Written by Shazia Govindji • Published 3rd May 2019 • 6 minute read

According to Bill Gates, the future of meat is vegan. There’s no denying the surge of plant-based products entering the market, and last year the total value of the UK plant-based market reached a whopping £443m. The UK launched more vegan products in 2018 than any other nation – in fact, one in six products launched in the UK carried a vegan claim.

While this is great news for those long-term vegans who can finally enjoy being spoilt for choice at the supermarket, businesses are having to fight harder and harder to win customers and loyalty. Brands are no longer guaranteed high sales simply because they have a meat-free product on the shelves, and several ranges have been discontinued across even some of the big players in the market, including Linda McCartney’s, Nestle’s Garden Gourmet, and Flora.

So, what should businesses watch out for when launching a new vegan product? We explore how important language can be in marketing your product or service, some great examples of product messaging, and how to avoid common pit-falls.

Know your audience

There is no single category of vegan – people following a plant-based diet can’t be put into a box, and as such there’s no one correct way to advertise to them. Defining your target demographic is crucial; knowing who you’re selling to will enable you to create the right content for the right people, and better understand what your product and marketing strategy should look like. While a blanket approach may have worked in the past, followers of a vegan diet are much more discerning now (not least because of the increasingly competitive market) and will be looking for a brand that speaks to them as an individual, instead of just as a vegan. Furthermore, with the rise in flexitarianism and the growing awareness of environmental and health concerns with meat, your audience is unlikely to be 100% vegan – many of your target consumers will be meat-eaters who are choosing alternative options.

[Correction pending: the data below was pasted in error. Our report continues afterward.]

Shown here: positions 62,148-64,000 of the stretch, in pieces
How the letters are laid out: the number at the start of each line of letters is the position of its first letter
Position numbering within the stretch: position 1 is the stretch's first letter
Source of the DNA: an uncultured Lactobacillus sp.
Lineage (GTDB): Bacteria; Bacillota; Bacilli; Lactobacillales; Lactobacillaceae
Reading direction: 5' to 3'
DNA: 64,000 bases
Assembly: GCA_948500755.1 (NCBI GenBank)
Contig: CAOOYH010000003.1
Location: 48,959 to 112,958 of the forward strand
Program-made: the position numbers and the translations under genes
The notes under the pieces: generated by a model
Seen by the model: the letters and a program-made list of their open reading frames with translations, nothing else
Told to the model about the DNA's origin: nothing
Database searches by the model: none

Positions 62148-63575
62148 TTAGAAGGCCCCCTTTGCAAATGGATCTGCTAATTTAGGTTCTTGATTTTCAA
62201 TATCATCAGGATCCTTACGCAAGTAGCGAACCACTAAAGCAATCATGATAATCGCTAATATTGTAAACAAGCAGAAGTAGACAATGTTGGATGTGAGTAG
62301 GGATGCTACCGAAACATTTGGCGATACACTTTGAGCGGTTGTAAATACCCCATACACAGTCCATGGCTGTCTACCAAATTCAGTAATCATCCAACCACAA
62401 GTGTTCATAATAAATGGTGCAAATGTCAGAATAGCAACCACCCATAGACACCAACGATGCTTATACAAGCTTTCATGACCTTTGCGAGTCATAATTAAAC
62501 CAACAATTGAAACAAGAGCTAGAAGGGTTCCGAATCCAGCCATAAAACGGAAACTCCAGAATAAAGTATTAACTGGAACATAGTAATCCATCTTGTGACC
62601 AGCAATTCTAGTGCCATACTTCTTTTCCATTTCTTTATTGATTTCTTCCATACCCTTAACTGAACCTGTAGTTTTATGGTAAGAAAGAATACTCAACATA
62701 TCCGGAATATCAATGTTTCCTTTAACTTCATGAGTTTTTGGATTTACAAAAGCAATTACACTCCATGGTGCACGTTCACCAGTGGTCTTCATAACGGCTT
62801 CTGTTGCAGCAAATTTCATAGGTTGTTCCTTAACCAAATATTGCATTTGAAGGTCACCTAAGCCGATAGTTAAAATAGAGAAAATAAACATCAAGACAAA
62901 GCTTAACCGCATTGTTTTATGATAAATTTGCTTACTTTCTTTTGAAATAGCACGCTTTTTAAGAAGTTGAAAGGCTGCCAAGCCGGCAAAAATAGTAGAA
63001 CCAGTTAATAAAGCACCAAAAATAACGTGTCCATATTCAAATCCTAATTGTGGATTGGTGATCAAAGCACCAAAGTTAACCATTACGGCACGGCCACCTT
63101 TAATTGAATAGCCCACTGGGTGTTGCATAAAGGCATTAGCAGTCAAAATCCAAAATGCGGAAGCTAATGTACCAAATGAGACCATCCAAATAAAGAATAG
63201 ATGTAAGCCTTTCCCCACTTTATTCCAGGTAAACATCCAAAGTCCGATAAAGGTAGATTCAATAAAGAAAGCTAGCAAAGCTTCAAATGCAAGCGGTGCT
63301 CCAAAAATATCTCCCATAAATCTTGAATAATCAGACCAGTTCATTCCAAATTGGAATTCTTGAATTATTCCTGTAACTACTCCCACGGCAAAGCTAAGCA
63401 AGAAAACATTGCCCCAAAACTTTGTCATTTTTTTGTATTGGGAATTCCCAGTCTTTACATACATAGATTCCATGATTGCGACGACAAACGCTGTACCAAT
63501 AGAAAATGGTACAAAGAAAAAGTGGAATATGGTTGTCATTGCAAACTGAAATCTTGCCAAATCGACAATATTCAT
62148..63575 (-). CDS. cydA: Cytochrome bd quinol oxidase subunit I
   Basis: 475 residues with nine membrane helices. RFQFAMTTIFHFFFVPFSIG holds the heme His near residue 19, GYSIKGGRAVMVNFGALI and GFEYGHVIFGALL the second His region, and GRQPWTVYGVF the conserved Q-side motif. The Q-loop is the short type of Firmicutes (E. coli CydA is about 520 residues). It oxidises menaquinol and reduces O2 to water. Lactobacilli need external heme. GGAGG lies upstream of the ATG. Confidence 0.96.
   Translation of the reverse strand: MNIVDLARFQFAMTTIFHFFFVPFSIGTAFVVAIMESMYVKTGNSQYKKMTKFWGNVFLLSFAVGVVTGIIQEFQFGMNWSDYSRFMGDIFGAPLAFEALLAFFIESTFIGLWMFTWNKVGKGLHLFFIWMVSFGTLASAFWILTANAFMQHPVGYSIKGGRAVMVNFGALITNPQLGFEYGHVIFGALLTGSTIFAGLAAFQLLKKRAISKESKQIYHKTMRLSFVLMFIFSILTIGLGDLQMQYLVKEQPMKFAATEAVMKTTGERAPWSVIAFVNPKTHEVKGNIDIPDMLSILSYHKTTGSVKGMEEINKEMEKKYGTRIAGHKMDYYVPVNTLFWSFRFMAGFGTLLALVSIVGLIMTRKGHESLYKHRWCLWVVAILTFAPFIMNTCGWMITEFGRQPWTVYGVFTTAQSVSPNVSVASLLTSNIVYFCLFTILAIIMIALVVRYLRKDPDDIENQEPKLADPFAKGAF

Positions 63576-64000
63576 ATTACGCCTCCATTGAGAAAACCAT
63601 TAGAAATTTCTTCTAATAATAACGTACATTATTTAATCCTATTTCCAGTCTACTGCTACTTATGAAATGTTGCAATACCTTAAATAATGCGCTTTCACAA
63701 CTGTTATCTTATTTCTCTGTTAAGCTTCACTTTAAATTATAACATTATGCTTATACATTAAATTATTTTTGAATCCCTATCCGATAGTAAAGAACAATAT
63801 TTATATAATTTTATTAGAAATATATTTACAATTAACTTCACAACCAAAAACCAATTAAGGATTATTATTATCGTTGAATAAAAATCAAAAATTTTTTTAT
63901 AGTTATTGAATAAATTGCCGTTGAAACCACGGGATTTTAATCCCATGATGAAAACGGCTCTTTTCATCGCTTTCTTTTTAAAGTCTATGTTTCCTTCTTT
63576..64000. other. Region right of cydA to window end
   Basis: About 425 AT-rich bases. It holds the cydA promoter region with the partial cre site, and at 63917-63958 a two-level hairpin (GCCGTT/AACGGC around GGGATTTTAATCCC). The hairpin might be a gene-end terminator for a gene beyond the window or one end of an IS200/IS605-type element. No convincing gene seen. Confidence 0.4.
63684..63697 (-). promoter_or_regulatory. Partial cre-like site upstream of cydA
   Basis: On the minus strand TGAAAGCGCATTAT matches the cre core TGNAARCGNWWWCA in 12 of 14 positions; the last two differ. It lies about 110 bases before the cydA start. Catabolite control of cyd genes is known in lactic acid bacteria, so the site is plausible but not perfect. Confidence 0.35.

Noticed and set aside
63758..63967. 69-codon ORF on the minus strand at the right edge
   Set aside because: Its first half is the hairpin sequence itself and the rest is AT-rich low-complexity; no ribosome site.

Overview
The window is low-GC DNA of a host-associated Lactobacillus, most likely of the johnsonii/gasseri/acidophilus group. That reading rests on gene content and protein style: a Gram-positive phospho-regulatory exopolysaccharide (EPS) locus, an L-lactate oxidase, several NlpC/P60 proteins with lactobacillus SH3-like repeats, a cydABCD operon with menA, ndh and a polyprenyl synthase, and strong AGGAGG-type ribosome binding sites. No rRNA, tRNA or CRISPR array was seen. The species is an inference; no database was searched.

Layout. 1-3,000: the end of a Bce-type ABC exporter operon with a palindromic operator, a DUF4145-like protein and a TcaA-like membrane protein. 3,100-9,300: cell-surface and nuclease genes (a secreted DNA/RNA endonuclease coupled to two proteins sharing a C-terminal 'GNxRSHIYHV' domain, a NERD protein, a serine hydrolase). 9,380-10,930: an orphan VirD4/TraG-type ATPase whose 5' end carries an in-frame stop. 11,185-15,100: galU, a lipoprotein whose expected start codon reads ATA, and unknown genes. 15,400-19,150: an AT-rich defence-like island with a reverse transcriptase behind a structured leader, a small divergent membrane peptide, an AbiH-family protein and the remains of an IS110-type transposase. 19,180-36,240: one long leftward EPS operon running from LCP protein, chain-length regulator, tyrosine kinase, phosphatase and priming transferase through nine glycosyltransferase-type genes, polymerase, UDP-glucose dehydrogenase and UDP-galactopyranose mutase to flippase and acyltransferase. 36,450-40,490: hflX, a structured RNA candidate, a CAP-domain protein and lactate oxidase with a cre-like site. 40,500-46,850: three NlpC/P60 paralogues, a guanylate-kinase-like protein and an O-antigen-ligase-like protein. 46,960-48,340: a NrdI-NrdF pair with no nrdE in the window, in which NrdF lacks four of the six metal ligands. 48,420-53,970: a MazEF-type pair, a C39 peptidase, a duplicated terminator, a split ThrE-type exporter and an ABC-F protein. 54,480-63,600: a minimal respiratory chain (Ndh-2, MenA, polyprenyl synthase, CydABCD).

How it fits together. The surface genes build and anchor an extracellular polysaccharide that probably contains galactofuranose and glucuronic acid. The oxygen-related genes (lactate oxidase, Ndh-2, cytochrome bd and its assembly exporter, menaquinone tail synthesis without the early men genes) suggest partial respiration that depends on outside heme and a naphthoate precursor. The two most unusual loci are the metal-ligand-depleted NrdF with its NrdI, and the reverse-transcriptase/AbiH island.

Considerations when defining your audience: Imagine your ideal customer. Pick a name for them. What’s their age, income, gender? Where do they live? What’s their newspaper of choice? Where do they shop? What are their hobbies, spending habits and values (known as psychographics)? Once you’ve got a clear understanding of who the consumer is, place yourself in their shoes and ask yourself what would make you choose one product over another.

Take Nike as an example. The company is known for its provocative and disruptive marketing, which goes to show it understands its target audience and the issues that matter to them. Drawing on Nike’s Twitter audience insights and analysis by Zoomph, we know that for a long time the company’s core customer was a 14-35 year old man, living in a big city, with an affinity to The Economist and a political lean to the left. However, this isn’t Nike’s only audience, and in recent campaigns there has been a clear shift. Brands need to adapt their marketing strategy over time, and nowadays Nike has an increasing emphasis on tweens and teens. Its gender focus has become a lot more equal, with females making up 45% of its customer base. In terms of psychographics, Nike’s target is unwavering: individuals who enjoy playing, watching, or talking about sports.

Don’t overdo the health claims

“If a product is presented as delicious, it’s more likely someone will consider it on shelf and take the time to read through health and sustainability claims.” – Erin Ransom, VP of Marketing at Tofurky.

Brands should be wary of shouting too loud about how healthy a product is – for many people, a product labelled ‘healthy’ might be seen to lack flavour. Additionally, phrases like ‘meat-free’ or ‘reduced meat’ can turn customers off, giving them the impression that they’re being short-changed. According to Daniel Vennard, who heads up the Better Buying Lab at the World Resources Institute, we need to get much better at describing sustainable food. Using the right language can make all the difference, and marketing specialists should be spending the time and money required to carefully select words that evoke emotions and shape customers’ tastes.